Sound effects master Fred Newman could fool Mother Nature
The first thing you notice as you approach the remote Fairfield County home is how quiet it is. Oh, there might be a slight wind rustling among the dry branches of the catalpa trees off the long driveway, or the warble of a bluejay on the backyard feeder or the distant gnawing of a branch by a beaver across the pond.
But there’s a part of you wondering: Mother Nature or Fred Newman?
After all, for decades Newman has made a career of creating soundscapes for NPR’s “A Prairie Home Companion,” as well as for other TV series, movies, commercials, videos and concerts. But here in his Connecticut home, Newman can find peace and almost-quiet in a homestead where he has lived for more than 30 years with his wife, Katy Dobbs, and their children.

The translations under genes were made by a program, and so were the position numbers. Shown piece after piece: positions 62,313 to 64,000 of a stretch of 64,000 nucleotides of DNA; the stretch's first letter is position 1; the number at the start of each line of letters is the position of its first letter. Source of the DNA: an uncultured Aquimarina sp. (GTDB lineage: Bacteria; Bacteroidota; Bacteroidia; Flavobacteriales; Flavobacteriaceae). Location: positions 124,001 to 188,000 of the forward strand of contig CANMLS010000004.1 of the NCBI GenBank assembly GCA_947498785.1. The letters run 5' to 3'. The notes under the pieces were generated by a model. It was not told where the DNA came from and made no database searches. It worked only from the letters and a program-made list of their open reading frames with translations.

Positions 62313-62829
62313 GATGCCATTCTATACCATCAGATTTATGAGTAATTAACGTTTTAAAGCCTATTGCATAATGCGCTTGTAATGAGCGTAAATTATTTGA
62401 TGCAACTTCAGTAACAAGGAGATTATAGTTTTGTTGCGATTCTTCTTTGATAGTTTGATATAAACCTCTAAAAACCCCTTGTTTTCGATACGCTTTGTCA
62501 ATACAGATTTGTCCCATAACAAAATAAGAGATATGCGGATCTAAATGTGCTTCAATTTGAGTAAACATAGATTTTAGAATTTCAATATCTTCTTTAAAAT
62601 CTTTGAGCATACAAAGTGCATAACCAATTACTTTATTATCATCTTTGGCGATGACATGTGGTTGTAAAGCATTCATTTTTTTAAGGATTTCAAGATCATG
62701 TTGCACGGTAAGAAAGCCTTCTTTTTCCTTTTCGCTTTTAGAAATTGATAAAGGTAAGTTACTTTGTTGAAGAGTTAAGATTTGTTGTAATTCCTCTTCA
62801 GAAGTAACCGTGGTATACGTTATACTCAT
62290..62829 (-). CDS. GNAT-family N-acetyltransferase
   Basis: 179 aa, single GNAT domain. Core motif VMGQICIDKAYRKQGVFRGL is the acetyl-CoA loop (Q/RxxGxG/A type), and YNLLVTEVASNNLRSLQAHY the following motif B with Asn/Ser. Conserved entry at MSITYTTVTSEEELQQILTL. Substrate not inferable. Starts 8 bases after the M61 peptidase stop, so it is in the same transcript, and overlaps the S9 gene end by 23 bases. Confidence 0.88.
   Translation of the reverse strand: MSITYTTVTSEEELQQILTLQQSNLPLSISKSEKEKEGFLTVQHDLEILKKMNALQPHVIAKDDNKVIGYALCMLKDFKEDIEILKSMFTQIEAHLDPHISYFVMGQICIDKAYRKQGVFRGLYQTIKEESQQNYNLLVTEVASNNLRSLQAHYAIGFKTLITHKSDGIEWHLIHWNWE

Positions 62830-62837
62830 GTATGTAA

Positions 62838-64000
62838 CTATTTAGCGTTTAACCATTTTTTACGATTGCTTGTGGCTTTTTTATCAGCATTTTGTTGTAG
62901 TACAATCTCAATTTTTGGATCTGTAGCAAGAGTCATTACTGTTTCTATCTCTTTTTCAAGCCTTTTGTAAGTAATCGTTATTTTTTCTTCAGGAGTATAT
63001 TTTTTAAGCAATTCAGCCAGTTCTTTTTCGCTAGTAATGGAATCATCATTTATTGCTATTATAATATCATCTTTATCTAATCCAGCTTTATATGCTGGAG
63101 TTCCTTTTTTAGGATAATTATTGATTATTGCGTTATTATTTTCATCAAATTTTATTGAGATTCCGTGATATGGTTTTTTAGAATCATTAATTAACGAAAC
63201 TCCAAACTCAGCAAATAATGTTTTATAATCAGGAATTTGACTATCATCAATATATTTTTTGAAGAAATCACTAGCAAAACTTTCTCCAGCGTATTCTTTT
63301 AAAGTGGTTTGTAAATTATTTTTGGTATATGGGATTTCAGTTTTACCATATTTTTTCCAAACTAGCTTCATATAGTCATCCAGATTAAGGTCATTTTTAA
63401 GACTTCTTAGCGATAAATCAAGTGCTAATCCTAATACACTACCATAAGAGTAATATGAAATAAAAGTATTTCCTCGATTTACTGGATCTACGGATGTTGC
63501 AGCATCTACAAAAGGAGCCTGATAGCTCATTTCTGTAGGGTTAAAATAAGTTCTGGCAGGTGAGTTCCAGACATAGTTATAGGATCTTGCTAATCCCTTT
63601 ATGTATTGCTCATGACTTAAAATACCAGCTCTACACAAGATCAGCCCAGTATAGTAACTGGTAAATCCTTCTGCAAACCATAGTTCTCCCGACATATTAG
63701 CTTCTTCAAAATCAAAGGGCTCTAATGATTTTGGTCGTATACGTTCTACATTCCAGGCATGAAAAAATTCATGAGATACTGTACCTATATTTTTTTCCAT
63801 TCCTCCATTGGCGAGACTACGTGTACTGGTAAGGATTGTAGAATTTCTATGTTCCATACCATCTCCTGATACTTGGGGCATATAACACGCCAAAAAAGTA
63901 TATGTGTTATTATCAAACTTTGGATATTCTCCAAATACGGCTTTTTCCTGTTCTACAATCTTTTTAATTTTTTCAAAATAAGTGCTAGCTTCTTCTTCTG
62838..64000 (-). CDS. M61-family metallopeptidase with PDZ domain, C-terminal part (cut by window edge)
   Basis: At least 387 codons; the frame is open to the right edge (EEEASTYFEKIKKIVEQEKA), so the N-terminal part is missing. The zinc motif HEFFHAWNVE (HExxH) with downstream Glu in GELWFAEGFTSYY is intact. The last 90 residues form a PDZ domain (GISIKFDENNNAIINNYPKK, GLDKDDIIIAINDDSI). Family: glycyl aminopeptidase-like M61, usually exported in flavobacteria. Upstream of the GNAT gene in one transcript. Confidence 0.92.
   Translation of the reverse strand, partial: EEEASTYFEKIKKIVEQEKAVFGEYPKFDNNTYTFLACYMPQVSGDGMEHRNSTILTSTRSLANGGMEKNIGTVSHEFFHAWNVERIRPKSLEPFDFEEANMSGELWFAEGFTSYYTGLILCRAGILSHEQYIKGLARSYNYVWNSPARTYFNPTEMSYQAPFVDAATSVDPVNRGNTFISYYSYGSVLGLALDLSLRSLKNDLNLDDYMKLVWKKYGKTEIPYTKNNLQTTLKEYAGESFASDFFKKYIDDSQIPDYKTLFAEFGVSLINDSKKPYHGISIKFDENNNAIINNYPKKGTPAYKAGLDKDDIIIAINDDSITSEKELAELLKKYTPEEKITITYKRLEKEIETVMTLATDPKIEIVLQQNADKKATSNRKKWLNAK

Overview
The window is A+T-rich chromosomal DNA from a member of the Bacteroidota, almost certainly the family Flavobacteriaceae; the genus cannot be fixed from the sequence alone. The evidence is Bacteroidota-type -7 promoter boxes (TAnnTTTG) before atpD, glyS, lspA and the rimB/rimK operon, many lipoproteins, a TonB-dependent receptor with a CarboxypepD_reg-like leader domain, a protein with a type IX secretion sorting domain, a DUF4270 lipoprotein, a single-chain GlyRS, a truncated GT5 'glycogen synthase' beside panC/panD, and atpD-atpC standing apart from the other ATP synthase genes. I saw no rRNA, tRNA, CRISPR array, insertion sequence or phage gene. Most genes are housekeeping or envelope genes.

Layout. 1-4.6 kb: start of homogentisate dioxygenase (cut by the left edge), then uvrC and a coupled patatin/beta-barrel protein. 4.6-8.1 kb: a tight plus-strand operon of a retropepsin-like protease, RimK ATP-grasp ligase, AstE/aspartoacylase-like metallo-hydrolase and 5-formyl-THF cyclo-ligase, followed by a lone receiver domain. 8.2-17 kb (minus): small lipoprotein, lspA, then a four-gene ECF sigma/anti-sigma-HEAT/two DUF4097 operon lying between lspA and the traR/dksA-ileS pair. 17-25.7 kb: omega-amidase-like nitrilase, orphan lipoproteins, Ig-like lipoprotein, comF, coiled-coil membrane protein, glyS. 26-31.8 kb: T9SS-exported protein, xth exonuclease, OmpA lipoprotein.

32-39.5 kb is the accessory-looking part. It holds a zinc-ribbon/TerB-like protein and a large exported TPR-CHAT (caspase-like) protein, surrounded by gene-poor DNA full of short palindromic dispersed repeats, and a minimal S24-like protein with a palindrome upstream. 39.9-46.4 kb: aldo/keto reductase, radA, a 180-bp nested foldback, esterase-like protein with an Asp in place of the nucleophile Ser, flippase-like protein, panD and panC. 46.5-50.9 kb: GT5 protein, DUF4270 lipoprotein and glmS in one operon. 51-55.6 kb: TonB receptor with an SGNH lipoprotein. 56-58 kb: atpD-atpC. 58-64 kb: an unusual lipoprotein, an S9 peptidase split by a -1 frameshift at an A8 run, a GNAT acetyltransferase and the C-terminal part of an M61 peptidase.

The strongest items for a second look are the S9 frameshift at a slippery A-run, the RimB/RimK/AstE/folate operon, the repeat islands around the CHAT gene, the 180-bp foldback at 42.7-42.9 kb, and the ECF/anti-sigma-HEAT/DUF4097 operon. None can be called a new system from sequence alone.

“When I was growing up, sounds were opportunities,” says Newman, sitting on his porch on a sunny late-winter afternoon as he talks about his life in sound. “You’d hear a dog bark in the distance and you’d know someone’s coming up the driveway or you’d hear a cow that’s gotten out or the ice cream truck down the way with it’s slightly flat jingle.”
Raised as a “hard-pew Presbyterian” (“There were no cushions in church. It wasn’t supposed to be comfortable. Neither is life,” he says), Newman grew up in the small town of LaGrange, Ga., in the late ’50s and ’60s.
“I was a weird, freckle-faced kid, a bit of a loner but with a great fantasy life,” Newman says. At 64 and with his bushy hair white, Newman still evokes the kid excitement of his youth, when he was mesmerized by the storytellers who hung out at Jack Fling’s Cash ’N Carry Grocery and who would color their tales with dramatic facial expressions and sound effects. “You get to a place in storytelling where mere words give out.” Newman remembers as if it was yesterday the time ol’ Snipes taught him to mouth mimic the wet plop of a water drip, a moist sound that still amazes.